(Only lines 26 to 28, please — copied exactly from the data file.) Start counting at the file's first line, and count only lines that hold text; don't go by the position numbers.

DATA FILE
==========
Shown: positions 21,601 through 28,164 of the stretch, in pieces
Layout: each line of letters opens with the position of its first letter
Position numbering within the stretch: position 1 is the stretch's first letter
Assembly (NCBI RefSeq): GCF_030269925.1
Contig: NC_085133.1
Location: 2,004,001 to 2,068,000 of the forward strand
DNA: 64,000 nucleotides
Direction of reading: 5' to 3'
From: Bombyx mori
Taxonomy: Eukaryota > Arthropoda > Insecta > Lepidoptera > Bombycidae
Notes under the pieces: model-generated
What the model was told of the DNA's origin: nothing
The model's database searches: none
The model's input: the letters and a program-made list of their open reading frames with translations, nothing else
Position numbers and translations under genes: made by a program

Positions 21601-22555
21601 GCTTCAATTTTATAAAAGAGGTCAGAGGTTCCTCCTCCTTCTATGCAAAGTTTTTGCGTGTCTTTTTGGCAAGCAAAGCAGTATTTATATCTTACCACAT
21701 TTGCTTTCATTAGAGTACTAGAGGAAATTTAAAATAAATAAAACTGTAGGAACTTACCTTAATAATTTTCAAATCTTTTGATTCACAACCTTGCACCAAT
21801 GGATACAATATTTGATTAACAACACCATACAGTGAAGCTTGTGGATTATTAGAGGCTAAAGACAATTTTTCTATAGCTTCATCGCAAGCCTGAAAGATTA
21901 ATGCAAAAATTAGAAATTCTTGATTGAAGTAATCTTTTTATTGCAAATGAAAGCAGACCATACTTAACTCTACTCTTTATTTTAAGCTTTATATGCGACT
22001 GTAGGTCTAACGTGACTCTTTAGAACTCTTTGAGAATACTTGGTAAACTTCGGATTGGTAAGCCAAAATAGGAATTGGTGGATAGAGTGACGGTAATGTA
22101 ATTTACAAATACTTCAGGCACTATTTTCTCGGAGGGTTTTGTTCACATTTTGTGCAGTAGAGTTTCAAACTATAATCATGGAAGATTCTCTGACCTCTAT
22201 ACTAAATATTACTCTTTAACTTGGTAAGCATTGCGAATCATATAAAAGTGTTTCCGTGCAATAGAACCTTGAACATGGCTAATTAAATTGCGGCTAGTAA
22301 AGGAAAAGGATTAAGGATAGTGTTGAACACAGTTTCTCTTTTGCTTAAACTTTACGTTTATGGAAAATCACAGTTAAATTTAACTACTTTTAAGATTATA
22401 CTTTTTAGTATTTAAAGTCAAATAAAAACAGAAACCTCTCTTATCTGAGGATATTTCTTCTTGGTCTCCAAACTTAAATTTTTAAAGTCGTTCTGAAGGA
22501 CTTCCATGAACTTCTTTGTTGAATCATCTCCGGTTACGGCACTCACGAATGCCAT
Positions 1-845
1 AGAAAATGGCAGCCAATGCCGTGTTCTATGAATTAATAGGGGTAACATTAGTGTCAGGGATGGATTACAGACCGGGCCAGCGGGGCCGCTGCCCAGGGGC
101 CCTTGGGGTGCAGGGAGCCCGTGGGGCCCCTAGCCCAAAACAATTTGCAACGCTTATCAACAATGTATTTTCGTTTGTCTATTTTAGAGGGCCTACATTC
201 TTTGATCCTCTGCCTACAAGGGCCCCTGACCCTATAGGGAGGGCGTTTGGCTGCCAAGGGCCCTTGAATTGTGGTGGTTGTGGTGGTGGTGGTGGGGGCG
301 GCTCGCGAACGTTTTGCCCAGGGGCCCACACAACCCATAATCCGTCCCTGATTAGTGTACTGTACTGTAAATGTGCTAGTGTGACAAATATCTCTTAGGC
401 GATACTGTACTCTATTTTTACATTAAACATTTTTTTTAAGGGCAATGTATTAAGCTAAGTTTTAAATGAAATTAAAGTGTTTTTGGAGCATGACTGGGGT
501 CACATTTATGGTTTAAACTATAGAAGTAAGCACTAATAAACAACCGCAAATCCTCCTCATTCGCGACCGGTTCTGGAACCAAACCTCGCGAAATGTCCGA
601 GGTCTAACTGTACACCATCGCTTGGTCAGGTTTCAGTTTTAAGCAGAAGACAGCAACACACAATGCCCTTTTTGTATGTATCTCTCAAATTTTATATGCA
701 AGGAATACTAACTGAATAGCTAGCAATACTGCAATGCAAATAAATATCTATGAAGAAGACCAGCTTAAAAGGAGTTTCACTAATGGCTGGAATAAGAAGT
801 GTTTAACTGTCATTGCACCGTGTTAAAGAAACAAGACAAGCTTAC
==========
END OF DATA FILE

22501 CTTCCATGAACTTCTTTGTTGAATCATCTCCGGTTACGGCACTCACGAATGCCAT
Positions 1-845
1 AGAAAATGGCAGCCAATGCCGTGTTCTATGAATTAATAGGGGTAACATTAGTGTCAGGGATGGATTACAGACCGGGCCAGCGGGGCCGCTGCCCAGGGGC